When Eldgridge Cager was growing up in Fazendeville in the 1950s, he and his friends would look for cannonballs, broken muskets and swords on the other side of the Mississippi River levee — just a few blocks from his house in the all-black community. They’d bring the rusty treasures to “Old Man” Linch, the Park Superintendent of the Chalmette Monument, a tall white obelisk towering over the cow pasture across from Fazendeville.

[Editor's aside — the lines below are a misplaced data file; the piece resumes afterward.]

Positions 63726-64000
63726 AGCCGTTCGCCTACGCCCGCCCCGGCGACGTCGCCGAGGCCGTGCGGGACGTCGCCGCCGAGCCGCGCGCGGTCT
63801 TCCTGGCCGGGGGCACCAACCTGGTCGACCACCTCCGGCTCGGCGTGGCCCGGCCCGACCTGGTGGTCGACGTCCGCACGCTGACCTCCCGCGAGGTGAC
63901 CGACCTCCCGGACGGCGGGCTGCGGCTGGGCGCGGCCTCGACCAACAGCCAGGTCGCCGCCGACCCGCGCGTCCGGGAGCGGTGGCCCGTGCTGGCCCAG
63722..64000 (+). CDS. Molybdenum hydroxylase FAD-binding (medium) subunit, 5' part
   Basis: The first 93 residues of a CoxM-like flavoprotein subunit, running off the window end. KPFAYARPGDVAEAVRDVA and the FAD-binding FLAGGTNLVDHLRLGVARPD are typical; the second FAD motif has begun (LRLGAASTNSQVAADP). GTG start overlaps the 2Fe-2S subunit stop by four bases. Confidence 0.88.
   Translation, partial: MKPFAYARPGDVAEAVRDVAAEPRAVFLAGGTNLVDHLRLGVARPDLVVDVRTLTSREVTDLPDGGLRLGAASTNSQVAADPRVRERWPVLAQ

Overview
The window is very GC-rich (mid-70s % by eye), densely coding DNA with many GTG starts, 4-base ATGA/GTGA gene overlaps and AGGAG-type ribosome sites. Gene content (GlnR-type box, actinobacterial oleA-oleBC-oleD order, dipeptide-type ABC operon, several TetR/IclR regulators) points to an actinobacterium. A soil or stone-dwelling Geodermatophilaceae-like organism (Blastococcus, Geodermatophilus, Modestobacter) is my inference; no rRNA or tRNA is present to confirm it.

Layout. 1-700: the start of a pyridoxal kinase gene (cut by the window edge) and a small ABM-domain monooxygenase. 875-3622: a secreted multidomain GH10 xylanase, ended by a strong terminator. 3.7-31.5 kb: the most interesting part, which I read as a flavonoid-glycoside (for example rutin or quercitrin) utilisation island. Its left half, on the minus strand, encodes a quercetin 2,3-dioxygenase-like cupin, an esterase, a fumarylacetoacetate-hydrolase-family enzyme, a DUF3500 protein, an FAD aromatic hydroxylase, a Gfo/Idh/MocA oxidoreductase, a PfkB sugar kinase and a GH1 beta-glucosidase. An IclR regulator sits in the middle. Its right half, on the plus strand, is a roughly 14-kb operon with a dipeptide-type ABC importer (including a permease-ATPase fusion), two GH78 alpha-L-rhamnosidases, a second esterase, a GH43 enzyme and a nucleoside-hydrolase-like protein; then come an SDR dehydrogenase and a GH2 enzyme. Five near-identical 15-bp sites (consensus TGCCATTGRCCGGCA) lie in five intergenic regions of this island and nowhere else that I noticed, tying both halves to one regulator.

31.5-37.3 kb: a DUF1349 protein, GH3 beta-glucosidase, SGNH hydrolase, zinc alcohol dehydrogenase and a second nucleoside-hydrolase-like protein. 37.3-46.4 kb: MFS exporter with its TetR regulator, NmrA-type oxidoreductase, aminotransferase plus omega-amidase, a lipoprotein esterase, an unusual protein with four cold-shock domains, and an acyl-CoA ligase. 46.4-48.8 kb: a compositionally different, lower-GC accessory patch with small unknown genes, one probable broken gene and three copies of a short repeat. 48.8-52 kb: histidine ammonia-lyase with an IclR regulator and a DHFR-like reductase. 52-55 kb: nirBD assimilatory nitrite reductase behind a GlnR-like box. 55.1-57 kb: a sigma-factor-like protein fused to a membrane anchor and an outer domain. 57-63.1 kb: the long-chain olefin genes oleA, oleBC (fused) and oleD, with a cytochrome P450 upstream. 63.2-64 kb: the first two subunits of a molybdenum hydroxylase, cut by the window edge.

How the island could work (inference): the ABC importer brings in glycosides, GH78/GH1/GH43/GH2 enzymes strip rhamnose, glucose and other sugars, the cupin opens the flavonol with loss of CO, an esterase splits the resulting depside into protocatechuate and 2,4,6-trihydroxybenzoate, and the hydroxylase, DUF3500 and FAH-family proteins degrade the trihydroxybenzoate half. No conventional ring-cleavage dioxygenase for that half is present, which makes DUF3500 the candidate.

Celebrations for the 200th anniversary of the Battle of New Orleans are on tap for next week.
New historical research is revealing how pivotal the victory was.
A big discovery has come from British records. A researcher recently went to London and found a set of secret orders given to General Edward Pakenham, the commander of the British invasion of the Gulf Coast.
The orders directed him to fight on and capture New Orleans regardless of any peace deal with the Americans.